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Salvador da Bahia: American, European, and African forging of a colonial capital city

Final Report Summary - BAHIA16-19 (Salvador da Bahia: American, European, and African forging of a colonial capital city)

Throughout the four-year period of the project (from 1st September 2012 to 31st August 2016) a group of around thirty researchers investigated in-depth the interactions between Amerindians, Europeans, and Africans between the 16th and the 19th century. Taking Salvador da Bahia as a case-study, BAHIA 16-19 explored the various dimensions of such multifaceted interactions. The several studies developed within this project took into account the agency of the Amerindians, the Europeans, and the Africans, and put them in the wider context of the Atlantic world. The end result was a series of groundbreaking works with a substantial amount of innovative data about the history of Bahia and its articulation with Africa and Europe.

The mobility funded by IRSES made possible a total of 81,37 secondments (fellow months), during which the following tasks were undertaken: archival research; field work; lecturing of mini-courses; participation in workshops, in symposia, and in conferences.

In quantitative terms, the work conducted within this project consisted of:
- 21,61 secondments (fellow months) of Brazilian researchers in Europe; 49,78 secondments (fellow months) of Portuguese researchers in Brazil; 9,98 secondments (fellow months) of French researchers in Brazil;
-10 workshops;
-2 major conferences;
-7 mini-courses.

The project’s implementation rate of the original plan is as follows: 87,49%. Out of a total of 93 secondments, 81,37 secondments were effectively implemented.

The main outputs of this four-year project are as follows:
-three collective volumes comprising works that directly resulted from the research conducted within the project;
-a new series of academic books, entitled "Atlantica", publishing simultaneously both hard copy volumes and e-books in open access, available at;;
-157 conference papers and keynote addresses directly or indirectly resulting from the project;
-146 publications (journal articles, book chapters, monographs) directly or indirectly related to the research carried out within BAHIA 16-19;
-an e-learning course on the history of Bahia and its connections with the wider Atlantic world, largely based on the findings that resulted from the research conducted within the project; the course is already part of the e-learning Master program of the Faculdade de Ciências Sociais e Humanas, Universidade Nova de Lisboa, and it will soon be integrated in the Master program of the Universidade Federal da Bahia;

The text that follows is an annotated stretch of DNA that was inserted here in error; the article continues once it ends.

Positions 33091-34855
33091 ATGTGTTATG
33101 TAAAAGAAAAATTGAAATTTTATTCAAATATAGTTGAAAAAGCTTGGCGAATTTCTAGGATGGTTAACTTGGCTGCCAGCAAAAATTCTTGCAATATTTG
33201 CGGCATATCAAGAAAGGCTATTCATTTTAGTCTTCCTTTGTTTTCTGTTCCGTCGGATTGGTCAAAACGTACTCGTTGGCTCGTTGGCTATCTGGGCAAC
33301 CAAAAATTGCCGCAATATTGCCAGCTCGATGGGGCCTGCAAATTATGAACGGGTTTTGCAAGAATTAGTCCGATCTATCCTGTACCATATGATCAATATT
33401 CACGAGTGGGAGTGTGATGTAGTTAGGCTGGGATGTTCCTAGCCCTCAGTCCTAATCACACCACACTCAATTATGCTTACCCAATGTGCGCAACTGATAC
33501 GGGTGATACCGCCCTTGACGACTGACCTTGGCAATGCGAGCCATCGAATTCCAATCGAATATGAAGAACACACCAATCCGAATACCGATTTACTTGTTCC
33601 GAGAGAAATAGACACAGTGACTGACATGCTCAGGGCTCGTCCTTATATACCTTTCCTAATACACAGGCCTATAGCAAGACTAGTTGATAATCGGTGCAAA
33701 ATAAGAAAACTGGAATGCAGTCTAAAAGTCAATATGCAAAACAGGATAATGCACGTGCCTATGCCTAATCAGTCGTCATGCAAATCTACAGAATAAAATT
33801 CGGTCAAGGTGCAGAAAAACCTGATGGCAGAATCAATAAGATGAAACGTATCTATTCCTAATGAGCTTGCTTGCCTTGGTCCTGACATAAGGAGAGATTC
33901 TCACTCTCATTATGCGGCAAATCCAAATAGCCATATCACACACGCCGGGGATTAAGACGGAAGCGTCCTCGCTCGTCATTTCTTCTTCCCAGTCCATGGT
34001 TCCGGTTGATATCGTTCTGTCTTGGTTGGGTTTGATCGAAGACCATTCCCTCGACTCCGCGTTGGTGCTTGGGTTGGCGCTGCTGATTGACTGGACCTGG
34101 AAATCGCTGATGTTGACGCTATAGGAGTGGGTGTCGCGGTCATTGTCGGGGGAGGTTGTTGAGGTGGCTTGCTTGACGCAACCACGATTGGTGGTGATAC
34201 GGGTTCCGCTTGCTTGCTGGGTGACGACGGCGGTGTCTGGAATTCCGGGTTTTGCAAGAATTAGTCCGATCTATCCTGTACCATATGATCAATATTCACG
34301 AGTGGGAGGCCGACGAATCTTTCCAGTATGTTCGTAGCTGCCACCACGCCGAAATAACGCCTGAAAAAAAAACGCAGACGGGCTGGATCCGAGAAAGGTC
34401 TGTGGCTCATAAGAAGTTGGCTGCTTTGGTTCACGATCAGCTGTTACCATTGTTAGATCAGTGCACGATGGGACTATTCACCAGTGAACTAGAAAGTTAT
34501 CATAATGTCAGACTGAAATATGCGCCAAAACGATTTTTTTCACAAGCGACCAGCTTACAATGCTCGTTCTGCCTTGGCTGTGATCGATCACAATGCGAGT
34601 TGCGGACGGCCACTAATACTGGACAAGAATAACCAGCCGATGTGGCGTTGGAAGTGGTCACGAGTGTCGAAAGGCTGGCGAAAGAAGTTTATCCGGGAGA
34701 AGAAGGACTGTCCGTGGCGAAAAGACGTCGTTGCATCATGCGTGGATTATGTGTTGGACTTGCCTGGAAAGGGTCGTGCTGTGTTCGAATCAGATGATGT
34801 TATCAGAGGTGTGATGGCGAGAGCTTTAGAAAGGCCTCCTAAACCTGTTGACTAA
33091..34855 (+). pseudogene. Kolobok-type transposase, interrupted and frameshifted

-a series of didactic videos on the several topics addressed by this project, namely slavery and slave relations, Amerindian history, Portuguese colonial rule, connections with Sub-Saharan Africa; and so on, and so forth.

The presence, on a regular basis, of Brazilian scholars in both Lisbon and Paris was of crucial importance to enhance the knowledge about many aspects of the history of the wider Atlantic world, in particular its African component. Likewise, the fact that such a large number of European scholars spent long periods of time in Bahia also contributed to the development of the graduate training in Bahia, not just in the Federal University of Bahia, but also I other universities across that Brazilian State. This project also contributed to strengthen the academic ties between the researchers involved in it. As the outcome, it was possible to add more funding to the budget originally granted by IRSES. In fact, during the four-year period of the project the researchers from BAHIA 16-19 successfully applied for other funding schemes, namely from CAPES (Brazil) - FCT (Portugal), and from the Gulbenkian Foundation (Portugal). This extra funding made it possible to involve an additional group of researchers, some of them Ph.D. students and Ph.D. candidates. BAHIA 16-19 therefore gave a significant contribution for the advanced training of a considerable number of young scholars. In addition, this extra funding also resulted in the strengthening of the African dimension of the project, as well as of its archival science component, since it includes the inventory of a large ensemble of documents from the Overseas archives in Lisbon.

The project's web page: